Responsibilities are set from Day 1; each team member know what it is expected of them. So you need to set a clear agenda on what is expected for each person on the team, including certain milestones and time frame to deliver on their results. Let each person acknowledge their responsibilities on a video conference call, so everyone knows each others appointed task.
It is critical to let everyone understand what is at stake and who are the stakeholders appointed in all areas of an organization, that way each member knows in advance who to talk to and what is expected out of the engagement. The founders will need to let everyone know what they can and cannot do, to avoid triages.
That way everyone can start to embrace – Do Your F%^&ing Job (DYFJ) and not get distracted. You need some tools in order to achieve transparency and the backlog is a good way of assigning responsibilities and expected outcomes, that is what inspired us to develop the Jira app for Stand-bot that way everyone knows what are the current blockers on a team, also the status on each task assigned to every person.
Processes and growing as a team
It is inevitable that you start implementing a process in order to make every aspect of working remote clear for each person on the team, adapting to his or her role on the team. Understand that all of these processes will not be set in stone and they will continue to evolve for each new practice that is better suited for your organization.
For founders who are hiring for the first time, two tips that will make life much easier and build a strong remote team:
- Hire people that inspire thrust and that they will push you (and the team), but are open to admitting their failures. The journey will be filled by mistakes and the team needs to be comfortable with that, learn and then move on.
- Fire fast, for developers you will know in 8 weeks if they are a match, marketing and sales people need 12 weeks to deliver results, everyone else 6-7 weeks. Be honest and give them feedback as to why they were not a match, write it down and have those notes for the next hiring interview 😉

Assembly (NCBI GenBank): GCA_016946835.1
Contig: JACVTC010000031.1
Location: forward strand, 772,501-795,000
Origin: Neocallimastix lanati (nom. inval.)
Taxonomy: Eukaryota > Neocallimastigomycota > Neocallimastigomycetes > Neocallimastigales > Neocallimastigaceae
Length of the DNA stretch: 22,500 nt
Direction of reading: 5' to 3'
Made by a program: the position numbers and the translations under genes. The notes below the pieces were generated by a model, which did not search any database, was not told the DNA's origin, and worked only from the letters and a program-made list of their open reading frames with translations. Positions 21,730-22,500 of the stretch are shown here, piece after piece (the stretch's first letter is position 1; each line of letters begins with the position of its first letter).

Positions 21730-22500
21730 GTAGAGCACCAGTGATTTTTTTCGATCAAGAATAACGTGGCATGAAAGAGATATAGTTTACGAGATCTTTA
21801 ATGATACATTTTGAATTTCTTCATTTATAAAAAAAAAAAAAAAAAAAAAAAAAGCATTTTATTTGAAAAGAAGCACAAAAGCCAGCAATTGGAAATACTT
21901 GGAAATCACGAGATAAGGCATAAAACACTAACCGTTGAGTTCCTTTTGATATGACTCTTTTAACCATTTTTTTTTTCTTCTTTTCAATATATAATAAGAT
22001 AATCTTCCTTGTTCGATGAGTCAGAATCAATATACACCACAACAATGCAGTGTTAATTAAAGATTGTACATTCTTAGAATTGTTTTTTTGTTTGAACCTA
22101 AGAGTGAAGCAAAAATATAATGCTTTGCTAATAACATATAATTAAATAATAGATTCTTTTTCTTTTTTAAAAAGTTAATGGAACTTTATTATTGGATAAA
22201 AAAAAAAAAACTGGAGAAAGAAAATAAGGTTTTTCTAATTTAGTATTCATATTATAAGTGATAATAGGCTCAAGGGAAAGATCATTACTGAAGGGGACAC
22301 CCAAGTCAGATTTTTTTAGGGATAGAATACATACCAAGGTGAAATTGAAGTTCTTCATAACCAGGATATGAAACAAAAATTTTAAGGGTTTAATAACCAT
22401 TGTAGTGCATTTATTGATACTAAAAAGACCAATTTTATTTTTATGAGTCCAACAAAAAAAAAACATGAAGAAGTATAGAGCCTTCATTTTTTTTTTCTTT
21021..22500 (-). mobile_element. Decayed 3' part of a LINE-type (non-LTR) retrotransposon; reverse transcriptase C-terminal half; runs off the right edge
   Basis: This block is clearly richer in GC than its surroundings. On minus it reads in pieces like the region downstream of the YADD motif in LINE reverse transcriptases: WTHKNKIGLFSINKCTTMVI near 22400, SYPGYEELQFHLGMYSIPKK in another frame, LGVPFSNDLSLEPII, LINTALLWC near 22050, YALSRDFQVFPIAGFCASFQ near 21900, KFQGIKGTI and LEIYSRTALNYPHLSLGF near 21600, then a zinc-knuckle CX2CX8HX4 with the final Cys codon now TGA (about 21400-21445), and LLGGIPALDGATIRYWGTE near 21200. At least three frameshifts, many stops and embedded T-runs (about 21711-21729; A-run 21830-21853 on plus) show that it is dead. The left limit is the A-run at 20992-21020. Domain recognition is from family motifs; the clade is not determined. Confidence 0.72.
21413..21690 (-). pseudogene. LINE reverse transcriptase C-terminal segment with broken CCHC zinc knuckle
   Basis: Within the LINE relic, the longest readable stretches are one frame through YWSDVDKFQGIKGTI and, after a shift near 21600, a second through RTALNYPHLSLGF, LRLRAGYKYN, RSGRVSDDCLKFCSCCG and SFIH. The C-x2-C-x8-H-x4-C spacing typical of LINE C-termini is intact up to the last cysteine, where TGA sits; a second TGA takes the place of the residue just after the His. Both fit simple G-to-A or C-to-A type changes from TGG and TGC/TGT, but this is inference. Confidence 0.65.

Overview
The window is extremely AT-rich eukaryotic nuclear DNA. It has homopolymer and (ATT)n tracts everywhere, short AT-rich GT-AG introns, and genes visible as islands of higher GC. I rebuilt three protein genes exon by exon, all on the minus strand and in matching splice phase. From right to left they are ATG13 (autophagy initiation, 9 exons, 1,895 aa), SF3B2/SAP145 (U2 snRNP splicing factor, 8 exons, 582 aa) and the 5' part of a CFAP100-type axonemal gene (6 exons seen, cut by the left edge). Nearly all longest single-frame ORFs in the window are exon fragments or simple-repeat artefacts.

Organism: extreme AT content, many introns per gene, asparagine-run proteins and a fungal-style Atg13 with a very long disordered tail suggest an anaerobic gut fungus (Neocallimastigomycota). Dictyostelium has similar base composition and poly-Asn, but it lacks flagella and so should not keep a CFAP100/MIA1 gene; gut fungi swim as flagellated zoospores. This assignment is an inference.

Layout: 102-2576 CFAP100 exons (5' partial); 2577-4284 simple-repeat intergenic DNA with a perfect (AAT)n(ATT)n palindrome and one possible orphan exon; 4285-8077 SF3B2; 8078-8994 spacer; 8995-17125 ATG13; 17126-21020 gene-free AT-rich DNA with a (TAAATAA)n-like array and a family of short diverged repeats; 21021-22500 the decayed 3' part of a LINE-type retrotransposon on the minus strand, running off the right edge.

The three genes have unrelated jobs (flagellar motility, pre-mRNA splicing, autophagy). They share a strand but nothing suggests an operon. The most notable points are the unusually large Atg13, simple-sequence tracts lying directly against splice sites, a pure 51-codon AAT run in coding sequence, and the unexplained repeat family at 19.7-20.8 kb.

We discussed a very important part of enabling a remote team, it is the hiring process; the founders should be heavily involved in it, because this is the way you start building the culture in your organization. Making sure you are hiring people aligned to the organization’s vision and mission. A perfect example is Mapillary, a company based in Sweden with more than 40 people distributed around the world, this is a great post on How European Startups can leverage remote work by its founder Jan Erik Solem.
A key part of every process implemented is that it needs to be transparent to all the organization, that way most of the conversations are happening in the open and every person will have access to them. The level of noise can be toned down just by letting the team know what are the rules of engagement and what is the expected behaviour for each member.
Hope this essay brought some light to why remote work does work, but it needs the right foundation in order for your organization to thrive and grow. Most importantly is that everyone on the team is happy the way it communicates, collaborates and deals with moments of uncertainty, knowing who to reach out to and what is expected of the engagement takes the anxiousness from every interaction.
So start building your remote team and make sure to enjoy the process, because once you start working remotely….you wont stop 😀